A new apple cultivar with red skin and red flesh is being developed at Plant & Food Research. Discover how the idea came about and why it may appeal to consumers.

Plant & Food Research (PFR) is breeding a new apple cultivar that has red flesh. The red colouring of this new apple cultivar, with its possible health benefits and novelty value, is expected to have high consumer appeal.

How the red-flesh breeding programme began

The idea of breeding a new red-fleshed apple came out of a trip by a New Zealand scientist from HortResearch (now PFR) to central Asia in the 1990s. The scientist was part of an American research team that went to the wild apple forests of Kazakhstan to collect different apples and expand PFR’s collection of genetically diverse apple trees (germplasm collection). They found many apples with distinctive red flesh, but they weren’t good eating apples, so they decided to use these varieties to breed a tastier, more appealing red-fleshed apple for modern consumers.

Red flesh is healthy

The scientists at PFR were particularly interested in red-fleshed apples because of their possible health benefits. Apples are healthy anyway (they are high in vitamins and antioxidants and are associated with reduced risk of some diseases), but it’s possible that red-fleshed apples will be even healthier. This is because they contain higher levels of anthocyanins, the compounds that make their skin and flesh red, than white-fleshed apples.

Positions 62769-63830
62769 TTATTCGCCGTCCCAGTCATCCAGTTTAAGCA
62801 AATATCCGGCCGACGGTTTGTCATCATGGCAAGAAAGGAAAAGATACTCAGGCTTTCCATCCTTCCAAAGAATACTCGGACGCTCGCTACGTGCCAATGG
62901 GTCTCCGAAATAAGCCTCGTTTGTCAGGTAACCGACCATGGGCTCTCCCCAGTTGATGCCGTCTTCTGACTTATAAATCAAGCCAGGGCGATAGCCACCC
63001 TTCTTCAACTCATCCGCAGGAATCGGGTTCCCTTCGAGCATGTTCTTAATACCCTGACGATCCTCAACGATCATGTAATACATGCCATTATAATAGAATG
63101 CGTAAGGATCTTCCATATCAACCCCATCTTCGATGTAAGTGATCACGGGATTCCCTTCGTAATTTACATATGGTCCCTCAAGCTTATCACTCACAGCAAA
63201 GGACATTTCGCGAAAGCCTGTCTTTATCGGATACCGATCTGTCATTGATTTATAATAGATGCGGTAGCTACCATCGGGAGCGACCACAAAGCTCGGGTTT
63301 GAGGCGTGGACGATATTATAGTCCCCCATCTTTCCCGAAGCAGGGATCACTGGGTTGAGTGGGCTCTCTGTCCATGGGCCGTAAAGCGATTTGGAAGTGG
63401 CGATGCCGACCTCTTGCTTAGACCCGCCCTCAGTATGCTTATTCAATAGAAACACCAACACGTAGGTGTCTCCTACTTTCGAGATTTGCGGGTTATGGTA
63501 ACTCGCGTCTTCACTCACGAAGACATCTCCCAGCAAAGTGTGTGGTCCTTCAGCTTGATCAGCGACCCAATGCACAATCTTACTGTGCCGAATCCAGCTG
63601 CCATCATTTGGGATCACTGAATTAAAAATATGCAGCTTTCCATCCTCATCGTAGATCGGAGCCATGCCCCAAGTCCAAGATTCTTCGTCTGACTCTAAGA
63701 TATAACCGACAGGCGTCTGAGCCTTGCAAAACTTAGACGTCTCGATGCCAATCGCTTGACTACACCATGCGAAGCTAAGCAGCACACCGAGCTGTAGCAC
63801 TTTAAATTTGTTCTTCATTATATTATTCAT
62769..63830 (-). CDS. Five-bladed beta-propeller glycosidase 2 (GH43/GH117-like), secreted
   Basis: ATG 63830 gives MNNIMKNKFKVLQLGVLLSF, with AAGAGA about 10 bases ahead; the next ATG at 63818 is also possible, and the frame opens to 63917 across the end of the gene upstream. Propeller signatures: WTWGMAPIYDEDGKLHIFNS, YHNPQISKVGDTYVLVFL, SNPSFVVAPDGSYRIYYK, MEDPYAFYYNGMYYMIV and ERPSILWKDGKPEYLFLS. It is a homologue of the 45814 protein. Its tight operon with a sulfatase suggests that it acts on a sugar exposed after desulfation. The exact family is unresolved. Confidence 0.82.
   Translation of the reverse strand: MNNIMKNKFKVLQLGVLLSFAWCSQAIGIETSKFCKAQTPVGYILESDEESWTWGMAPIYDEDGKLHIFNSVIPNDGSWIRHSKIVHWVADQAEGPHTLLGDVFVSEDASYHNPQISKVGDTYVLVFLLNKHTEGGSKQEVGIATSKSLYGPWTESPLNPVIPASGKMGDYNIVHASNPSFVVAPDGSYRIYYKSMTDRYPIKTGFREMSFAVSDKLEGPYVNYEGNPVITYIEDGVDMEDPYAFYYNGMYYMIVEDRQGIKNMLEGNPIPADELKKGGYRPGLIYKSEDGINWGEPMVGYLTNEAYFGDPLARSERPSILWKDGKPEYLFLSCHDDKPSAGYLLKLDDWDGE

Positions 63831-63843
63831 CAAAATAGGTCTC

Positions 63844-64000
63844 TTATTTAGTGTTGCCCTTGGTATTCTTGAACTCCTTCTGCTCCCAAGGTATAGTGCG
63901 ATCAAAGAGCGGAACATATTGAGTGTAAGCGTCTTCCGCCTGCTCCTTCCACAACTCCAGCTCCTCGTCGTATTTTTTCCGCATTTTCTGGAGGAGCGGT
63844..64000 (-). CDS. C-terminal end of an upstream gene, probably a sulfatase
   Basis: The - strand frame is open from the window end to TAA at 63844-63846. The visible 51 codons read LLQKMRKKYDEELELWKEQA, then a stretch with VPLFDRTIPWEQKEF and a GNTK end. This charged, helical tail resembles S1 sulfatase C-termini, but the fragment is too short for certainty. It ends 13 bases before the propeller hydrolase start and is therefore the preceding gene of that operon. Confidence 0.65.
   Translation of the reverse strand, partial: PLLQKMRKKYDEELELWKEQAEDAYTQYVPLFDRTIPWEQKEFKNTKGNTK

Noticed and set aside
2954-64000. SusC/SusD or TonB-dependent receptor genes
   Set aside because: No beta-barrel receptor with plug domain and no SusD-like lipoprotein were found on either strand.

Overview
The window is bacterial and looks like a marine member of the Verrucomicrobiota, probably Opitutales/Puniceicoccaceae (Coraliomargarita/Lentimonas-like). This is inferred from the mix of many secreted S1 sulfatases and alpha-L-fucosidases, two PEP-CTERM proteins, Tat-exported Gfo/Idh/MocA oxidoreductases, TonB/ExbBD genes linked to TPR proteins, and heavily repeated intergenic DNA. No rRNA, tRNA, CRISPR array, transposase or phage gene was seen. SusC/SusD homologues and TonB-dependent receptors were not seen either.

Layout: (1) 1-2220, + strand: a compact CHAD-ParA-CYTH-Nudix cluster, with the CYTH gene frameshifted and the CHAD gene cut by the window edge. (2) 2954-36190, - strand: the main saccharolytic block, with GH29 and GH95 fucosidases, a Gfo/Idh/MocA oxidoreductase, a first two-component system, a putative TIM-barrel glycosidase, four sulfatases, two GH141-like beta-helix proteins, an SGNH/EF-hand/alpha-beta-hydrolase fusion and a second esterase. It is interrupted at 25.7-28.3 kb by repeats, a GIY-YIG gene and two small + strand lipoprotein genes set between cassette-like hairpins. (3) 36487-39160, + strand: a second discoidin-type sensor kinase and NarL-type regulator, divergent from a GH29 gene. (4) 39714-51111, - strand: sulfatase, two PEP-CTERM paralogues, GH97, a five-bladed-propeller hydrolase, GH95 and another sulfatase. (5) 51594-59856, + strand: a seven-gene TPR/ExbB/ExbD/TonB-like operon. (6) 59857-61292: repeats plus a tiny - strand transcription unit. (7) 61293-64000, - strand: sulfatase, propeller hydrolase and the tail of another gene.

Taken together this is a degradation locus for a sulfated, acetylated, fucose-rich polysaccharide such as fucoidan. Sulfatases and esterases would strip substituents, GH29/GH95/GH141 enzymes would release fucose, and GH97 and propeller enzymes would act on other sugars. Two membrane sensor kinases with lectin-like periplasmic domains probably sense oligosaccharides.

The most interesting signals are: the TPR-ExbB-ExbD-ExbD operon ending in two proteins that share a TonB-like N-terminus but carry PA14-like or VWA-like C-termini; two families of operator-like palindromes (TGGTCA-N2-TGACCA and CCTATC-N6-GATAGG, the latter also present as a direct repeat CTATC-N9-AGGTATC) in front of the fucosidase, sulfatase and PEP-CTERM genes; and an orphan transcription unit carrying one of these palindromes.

Anthocyanins are members of a group of plant compounds (phytochemicals) known as polyphenols. In plants, anthocyanins act as antioxidants – they mop up the DNA-damaging free radicals that are released during photosynthesis, particularly during high light. This minimises damage to the plant’s DNA. Interestingly, anthocyanins probably have a different function in our bodies – they seem to work by upregulating our own antioxidant systems, rather than acting as antioxidants themselves. Learn more about polyphenols and their role in our diet.

Forecasting the market

Before embarking on a breeding programme, PFR had to consider whether a red-fleshed apple would be something that consumers would want to buy and why. This is important because the breeding and commercialisation process is long and expensive. It can take 25–30 years from the beginning of the breeding programme until a new apple variety is available to buy.

Consumers are interested in health benefits in food, and they’re also attracted by novelty, so evidence of the health benefits of anthocyanins, together with the novelty and visual appeal of the red flesh colour, is a combination breeders predicted would appeal to consumers. This was confirmed by consumer research early in the breeding programme.

Novelty is also important to apple breeders and growers as it provides a point of difference from existing apple varieties, contributing to commercial success and sustainability of a new variety.

Ongoing input from sensory and consumer scientists will affect which apple is finally chosen as the cultivar for commercial purposes.

Published 27 May 2011